Home   Uncategorized   Smoking and children do not mix…

Smoking and children do not mix…

…We all know it, but it’s a brave (or stupid) person that takes on an issue like this with a team of 230+ – of which probably a good 15% are smokers!

Over the years, Kids Allowed has tried all sorts to reduce the impact of smoking on children and non smoking colleagues.

When we first opened, 8 years ago, we had a team garden for all colleagues and this doubled up as a smoking area for colleagues.

Colleagues who had had a cig on their break had to spray perfume and use a mouth wash / spray to try and disguise the smell, but we all know this is totally ineffective.

We moved to colleagues, in addition to the above, having to put on a jacket so that the smoke did not make their clothes smell – a little better but still not good enough.

We then moved to a total change of clothes – this helped somewhat but the smell was still there in a colleague’s breath, hair, hands etc.

We then also had non smoking colleagues complaining that their team garden was unpleasant and smelly (and it was) and also the smoke travelled in the air to the other gardens used by the children and, depending on the way the wind was blowing, sometimes came back in to the Centre through the open doors and windows.

So the next step was to move the smoking area out of the team garden to a smoking shelter – but where to locate it? Let’s face it – no one wants the first impression of their nursery to be smokers huddled in a shelter.

Finally, after grappling with the problem for years and making the smoking policy more and more extreme (change your clothes, walk to the smoking shelter – wash your hands, mouth etc), I tabled an agenda item for our operational board meeting, attended by all Managers and asked the question – how do they feel about me banning smoking all together – even on breaks?

I was expecting a million reasons why not to but instead the Managers all agreed that something had to be done. They too were sick of the smell and the bottom line was that smoking and children just do not mix.

It reminds me of the days when everyone went to the pub at lunch and had a few drinks! When I first started office work 20 years ago, this was the case and we all did it. Then the company I worked for brought in a ban on drinking at lunch time – and fair enough – we all performed better in the afternoon when it was brought in and now it is the norm.  I honestly believe this is where smoking and childcare will go over time and we hope that being one of the first to tackle the issue will set a standard for others to follow.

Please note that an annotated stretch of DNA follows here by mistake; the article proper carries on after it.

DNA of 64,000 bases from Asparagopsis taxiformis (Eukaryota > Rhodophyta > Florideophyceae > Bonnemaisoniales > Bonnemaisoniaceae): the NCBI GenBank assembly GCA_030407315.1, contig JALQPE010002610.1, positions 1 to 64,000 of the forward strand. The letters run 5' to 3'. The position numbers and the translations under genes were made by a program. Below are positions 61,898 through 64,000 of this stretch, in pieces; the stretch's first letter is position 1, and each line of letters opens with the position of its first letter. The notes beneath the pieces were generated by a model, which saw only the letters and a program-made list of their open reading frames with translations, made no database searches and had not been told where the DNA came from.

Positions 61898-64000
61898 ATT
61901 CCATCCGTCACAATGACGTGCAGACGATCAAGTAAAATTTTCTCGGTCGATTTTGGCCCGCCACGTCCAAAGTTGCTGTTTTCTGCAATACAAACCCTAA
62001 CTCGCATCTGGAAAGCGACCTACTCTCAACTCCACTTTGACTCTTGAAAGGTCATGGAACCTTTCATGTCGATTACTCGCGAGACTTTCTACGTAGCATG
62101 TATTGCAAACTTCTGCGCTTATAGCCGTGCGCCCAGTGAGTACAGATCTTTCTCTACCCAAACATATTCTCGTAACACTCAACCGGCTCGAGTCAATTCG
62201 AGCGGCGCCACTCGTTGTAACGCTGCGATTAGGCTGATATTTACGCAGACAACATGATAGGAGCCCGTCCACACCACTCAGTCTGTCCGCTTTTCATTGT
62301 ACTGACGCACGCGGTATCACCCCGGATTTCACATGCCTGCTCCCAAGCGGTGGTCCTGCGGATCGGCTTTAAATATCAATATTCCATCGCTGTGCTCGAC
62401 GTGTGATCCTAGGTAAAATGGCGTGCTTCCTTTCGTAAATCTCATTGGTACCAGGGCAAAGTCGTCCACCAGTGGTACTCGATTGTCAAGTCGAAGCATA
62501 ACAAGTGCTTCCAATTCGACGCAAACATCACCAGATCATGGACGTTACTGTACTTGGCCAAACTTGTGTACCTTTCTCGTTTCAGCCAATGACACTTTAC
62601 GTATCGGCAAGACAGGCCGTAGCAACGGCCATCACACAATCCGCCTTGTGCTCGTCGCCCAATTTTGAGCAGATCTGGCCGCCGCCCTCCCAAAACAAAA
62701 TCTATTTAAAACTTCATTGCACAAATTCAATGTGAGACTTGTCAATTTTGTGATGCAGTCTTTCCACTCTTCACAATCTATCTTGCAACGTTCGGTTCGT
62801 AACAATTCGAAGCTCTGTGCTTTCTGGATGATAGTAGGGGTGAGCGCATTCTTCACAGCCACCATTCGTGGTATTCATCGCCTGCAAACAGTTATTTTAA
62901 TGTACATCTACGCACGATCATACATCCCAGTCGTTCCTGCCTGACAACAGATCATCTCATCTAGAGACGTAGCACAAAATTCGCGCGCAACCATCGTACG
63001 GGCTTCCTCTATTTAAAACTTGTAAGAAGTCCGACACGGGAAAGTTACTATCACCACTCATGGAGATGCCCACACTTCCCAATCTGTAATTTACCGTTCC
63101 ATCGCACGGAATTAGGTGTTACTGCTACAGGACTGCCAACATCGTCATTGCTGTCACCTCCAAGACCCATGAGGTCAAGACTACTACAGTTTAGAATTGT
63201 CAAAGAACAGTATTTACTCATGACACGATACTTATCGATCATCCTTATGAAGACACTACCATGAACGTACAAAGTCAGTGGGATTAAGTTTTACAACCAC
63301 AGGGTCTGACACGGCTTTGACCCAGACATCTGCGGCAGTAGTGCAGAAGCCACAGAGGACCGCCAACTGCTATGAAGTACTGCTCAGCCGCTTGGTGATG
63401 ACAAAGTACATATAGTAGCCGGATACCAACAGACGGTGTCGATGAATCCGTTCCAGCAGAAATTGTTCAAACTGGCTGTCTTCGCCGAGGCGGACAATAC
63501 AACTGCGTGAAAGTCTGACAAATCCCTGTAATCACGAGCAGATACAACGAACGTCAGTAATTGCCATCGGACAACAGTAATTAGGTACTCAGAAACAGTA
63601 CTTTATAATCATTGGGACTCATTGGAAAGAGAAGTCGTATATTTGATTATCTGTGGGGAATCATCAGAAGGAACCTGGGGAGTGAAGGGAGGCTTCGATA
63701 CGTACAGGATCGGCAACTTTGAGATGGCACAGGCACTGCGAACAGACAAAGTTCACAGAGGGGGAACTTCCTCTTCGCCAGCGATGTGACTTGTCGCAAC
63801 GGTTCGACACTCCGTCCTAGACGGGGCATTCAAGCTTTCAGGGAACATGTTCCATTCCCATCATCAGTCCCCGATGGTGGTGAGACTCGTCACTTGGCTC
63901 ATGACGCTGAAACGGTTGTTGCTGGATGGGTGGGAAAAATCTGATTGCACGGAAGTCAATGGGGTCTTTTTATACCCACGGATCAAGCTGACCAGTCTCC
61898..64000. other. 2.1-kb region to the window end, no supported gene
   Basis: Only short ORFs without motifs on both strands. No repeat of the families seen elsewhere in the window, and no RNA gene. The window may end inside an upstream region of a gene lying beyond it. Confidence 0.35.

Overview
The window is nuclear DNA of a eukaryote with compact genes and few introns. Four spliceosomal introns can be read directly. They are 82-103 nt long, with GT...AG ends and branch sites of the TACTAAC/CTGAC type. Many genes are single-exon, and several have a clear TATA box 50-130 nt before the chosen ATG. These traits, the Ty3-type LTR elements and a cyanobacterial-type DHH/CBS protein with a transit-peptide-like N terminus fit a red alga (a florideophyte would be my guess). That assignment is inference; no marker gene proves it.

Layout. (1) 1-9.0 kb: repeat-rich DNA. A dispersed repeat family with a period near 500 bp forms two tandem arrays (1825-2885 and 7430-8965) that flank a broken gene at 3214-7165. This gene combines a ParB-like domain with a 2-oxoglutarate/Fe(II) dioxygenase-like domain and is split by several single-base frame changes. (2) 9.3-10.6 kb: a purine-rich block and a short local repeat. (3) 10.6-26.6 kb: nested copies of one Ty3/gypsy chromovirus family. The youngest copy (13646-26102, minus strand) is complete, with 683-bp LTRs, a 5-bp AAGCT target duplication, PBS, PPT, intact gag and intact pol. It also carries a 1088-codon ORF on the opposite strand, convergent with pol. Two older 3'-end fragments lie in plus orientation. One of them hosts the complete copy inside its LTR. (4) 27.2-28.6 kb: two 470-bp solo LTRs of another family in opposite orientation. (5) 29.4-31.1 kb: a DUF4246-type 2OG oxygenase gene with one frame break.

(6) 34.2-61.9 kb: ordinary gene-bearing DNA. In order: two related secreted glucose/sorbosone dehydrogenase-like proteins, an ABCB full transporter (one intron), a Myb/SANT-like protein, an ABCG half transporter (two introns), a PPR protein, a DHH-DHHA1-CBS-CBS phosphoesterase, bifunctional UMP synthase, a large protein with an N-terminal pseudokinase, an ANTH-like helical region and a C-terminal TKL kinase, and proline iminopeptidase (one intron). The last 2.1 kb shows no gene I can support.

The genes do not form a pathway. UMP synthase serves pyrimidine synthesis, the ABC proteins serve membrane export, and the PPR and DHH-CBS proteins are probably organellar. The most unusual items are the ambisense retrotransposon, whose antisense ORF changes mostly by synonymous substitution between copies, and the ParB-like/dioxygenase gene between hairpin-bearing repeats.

So the first question is – is it legal? We checked and, yes, we can state that smokers, even on their own time over breaks during a shift at Kids Allowed, cannot smoke.

So, we knew we were allowed to do it – next thing is getting the smokers “behind us”.

We started a four month consultation and  worked up a new smoking policy – amendments were then made to the policy during the consultation to take into account the smokers’ views but the basic principal of “no smoking at all while in uniform or on shift – even on breaks” did not change.

Even the smokers mostly recognised that passive smoking and children is a “real” issue and although it is hard on them, on the whole they understand and support what we are doing as it is in the interests of the children.

We decided to time the ban in line with January 1st (New Year’s Resolutions and all that) and have also supported the team with the purchase of the best quality “Electronic Cigarette Starter Kit” for all smokers that wanted them, at the company’s expense. Kids Allowed pays for all colleagues to have basic health cover and this includes a stress management hotline to support and help colleagues trying to quit smoking. To support this further, we also provided colleagues with useful information and web links provided by NHS on stopping smoking.

We also reviewed our disciplinary policy and procedures and have made it clear that in addition to the consultation and notice period for the ban, it will also have “teeth” i.e. intentionally flouting the ban WILL lead to disciplinary action up to and including dismissal. Now we have taken the brave step, we have to see it through.

I honestly hope we don’t need to make an example out of anyone as it would be such a shame but we will if we have to, otherwise it will not be taken seriously.